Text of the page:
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We'll Send You Home Again, Kathleen: Energy and Politics

The opinions expressed by columnists are their own and do not necessarily represent the views of

From The Washington Post, Feb. 4, 2018: "The White House has withdrawn its controversial nominee to head the Council on Environmental Quality, Kathleen Hartnett White, whose selection failed to gather momentum with some Senate Republicans raising questions about her expertise."


Herewith a confession: I have known Kathleen Hartnett White quite a long time now.

A second confession follows hard upon this one: I know her to be very, very smart; very, very wise; very, very honorable (as well as impressively nice); and as of this moment, a tremendous loss to government service.

Another confession, and then I'll get to the point: I was privileged to offer her editorial advice on a book she and the Heritage Foundation's Stephen Moore produced for Regnery. The book touted the ingenuity of the free marketplace in the solution of environmental problems such as climate change. I lent her a hand, checking syntax and such like, because her and Moore's analysis seemed to me, and still does, more compatible with scientific evidence and common sense than the counter-narratives of climatic despair produced by "science" and the mainstream media.

She had Donald Trump's nod for the environmental-quality post -- on account of having performed well in a similar Texas government job -- which both helped and hurt. It hurt because of the routine rejection, in the progressive camp, of any climate-environmental policy concocted in and around the Trump White House. Oil companies, in progressive parlance, are shameless polluters in the service of a pollution-denying White House. What more to do you need to know about Kathleen Hartnett White?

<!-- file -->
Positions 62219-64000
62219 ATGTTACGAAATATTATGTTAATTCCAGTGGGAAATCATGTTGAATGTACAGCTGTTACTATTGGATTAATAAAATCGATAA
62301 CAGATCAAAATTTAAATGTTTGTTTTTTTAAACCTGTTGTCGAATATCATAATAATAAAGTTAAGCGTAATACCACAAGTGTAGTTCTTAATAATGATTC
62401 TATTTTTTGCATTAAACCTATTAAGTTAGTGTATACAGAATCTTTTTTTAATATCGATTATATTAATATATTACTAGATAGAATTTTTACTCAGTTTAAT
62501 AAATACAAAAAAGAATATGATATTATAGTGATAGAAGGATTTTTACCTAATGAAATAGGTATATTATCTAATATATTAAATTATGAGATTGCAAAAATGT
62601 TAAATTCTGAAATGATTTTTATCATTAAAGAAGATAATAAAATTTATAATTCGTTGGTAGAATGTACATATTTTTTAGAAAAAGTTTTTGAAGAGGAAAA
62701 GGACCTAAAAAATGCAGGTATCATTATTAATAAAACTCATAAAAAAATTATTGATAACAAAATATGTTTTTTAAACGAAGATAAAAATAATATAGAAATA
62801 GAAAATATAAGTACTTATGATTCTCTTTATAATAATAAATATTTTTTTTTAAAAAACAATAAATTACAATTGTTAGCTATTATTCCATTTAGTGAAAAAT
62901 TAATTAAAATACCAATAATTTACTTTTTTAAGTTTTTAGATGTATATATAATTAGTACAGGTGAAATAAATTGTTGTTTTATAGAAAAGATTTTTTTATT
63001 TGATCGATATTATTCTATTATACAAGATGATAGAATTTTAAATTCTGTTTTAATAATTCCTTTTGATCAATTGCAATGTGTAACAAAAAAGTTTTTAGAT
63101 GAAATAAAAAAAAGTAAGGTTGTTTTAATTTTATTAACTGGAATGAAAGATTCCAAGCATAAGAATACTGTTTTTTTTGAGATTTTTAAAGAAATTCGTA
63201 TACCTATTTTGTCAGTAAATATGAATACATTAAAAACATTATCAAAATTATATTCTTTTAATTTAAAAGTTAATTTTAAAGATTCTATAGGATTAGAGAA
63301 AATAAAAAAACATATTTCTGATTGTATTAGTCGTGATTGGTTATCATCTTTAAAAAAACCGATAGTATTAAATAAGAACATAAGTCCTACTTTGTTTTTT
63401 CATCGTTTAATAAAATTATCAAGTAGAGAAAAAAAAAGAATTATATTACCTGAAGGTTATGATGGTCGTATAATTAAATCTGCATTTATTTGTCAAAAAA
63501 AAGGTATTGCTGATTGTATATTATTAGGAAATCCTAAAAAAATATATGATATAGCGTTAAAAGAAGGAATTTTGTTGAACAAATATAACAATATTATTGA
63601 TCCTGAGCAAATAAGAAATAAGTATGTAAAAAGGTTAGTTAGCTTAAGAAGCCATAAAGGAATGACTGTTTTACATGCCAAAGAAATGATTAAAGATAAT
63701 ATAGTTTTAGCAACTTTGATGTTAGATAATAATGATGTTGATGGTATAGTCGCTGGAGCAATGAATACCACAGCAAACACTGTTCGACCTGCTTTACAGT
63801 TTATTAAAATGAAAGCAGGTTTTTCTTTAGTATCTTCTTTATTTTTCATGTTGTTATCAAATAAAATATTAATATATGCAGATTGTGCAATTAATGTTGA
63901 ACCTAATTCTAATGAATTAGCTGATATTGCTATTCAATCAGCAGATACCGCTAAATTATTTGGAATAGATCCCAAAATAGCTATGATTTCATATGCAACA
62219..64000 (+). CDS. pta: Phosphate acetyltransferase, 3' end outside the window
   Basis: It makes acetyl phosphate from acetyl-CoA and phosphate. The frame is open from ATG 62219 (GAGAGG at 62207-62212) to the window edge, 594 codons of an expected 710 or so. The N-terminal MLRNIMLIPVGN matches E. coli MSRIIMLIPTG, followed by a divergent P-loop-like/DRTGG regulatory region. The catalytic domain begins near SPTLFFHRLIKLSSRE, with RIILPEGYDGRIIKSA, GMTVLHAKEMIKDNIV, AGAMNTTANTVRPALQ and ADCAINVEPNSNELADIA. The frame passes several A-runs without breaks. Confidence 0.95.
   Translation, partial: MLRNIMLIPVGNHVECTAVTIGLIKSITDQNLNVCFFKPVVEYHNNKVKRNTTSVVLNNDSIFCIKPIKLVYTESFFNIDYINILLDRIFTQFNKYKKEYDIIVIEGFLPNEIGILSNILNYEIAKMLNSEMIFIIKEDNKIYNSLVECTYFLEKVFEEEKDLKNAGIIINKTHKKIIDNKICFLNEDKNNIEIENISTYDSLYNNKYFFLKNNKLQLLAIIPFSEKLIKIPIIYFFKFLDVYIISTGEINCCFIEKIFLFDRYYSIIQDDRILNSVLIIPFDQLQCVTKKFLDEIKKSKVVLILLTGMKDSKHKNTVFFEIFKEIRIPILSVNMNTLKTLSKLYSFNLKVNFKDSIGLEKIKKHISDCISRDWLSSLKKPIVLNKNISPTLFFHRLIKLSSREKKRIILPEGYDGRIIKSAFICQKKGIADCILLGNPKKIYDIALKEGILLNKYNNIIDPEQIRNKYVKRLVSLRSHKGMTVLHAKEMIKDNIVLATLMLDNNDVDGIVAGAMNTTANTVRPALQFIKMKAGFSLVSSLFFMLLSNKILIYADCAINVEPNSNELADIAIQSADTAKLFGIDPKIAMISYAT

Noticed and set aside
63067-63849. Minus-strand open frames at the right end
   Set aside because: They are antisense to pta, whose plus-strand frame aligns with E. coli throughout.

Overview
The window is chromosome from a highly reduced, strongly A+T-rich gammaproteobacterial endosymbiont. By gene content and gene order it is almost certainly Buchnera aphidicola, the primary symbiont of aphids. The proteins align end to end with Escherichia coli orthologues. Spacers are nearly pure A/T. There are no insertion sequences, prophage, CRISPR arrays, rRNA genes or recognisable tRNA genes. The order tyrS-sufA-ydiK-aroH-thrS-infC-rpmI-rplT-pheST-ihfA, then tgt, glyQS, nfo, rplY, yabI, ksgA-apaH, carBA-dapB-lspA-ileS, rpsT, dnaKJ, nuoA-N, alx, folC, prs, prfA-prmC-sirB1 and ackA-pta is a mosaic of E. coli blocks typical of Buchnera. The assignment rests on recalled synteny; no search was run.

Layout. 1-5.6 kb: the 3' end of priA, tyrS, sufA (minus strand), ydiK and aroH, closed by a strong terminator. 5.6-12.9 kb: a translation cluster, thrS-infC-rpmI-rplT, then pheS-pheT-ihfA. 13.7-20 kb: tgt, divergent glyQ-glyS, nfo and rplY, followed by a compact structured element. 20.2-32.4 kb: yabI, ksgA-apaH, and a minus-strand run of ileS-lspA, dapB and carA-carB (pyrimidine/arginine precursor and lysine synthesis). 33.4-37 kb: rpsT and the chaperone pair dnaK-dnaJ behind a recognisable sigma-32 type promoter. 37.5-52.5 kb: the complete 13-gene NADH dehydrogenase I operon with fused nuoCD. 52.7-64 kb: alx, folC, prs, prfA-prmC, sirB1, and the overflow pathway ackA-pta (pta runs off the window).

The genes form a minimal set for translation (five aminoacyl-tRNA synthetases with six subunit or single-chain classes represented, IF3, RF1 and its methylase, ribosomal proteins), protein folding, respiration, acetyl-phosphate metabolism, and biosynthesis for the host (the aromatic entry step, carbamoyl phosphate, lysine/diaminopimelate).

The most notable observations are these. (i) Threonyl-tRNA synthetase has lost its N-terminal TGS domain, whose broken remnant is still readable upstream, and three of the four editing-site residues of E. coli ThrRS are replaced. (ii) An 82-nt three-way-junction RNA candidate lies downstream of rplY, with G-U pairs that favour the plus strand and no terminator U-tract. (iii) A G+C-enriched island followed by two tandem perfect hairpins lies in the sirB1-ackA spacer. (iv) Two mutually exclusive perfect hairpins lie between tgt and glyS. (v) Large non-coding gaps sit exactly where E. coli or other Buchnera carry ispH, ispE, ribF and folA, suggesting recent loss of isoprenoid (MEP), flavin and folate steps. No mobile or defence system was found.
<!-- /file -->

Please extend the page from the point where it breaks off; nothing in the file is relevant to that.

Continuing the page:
Well, maybe that she expressed, in Senate testimony on her nomination, a beguiling curiosity about climate. "I have many questions that remain unanswered by current climate policy," she said. "I think we indeed need to have more precise explanations of the human role and the natural role."


Three hundred scientists, in a joint letter to the Senate, sought to free the poor lady of the necessity to do research. The letter warned of "serious consequences for people and the ecosystems of the only planet that can support us," should the Hartnett White nomination succeed.

Rhode Island Democrat Sheldon Whitehouse tweeted (Democrats can play at that game as well as Republicans, I take it) that Hartnett White "outright rejects basic science."

Spacious indeed are the assumptions of the anti-Hartnett White lobby: to wit, they're right, and she's wrong in claiming a continued energy-provision role for oil and gas companies. Which assumption the inimitable Bernie Sanders appears to support, claiming at an anti-fossil fuel rally in Washington, D.C., "Fossil fuel's days are numbered. We are going to transform our energy system."

"Going to": Yes, I see. Just like that, we're going to overthrow, on still-contentious grounds, the world's existing energy arrangements, due to... sigh, don't bother asking. The moral certitude of fossil fuel skeptics is unconquerable, not least among Republicans fearful (note the knocking knees of so-called moderates) of offending important constituencies and interest groups.

Note as well the more and more extravagant gestures that go with the war on fossil fuels. Hardly had the new year begun before New York City Mayor Bill de Blasio (who is contemplating a run for the presidency) said the city's huge pension funds would drop their investments in fossil fuels; and that the city would sue Exxon Mobil, Chevron, ConocoPhillips, Royal Dutch Shell and BP for laying waste to the environment. De Blasio's fetching legal theory: "They tried very intently to cover up the information about climate change," suggesting it "wasn't real." Whereas -- blast it! -- it's real, on grounds the courts will enforce.


Whatever might be said regarding heat and cold, the climate of opinion seems unlikely to change anywhere there's a chance to spear the oil companies and, in passing, those with a patient word for the fuel that made modern America. That fuel is now denounced, expected to participate cheerfully in its own demise. What Kathleen Hartnett White hoped to say to the capital city was: Hold it; no rush to judgment, please; no sentence without verdict. Alas, that's the only kind of sentence progressives know how to pass out when the culprit has oil beneath his fingernails.

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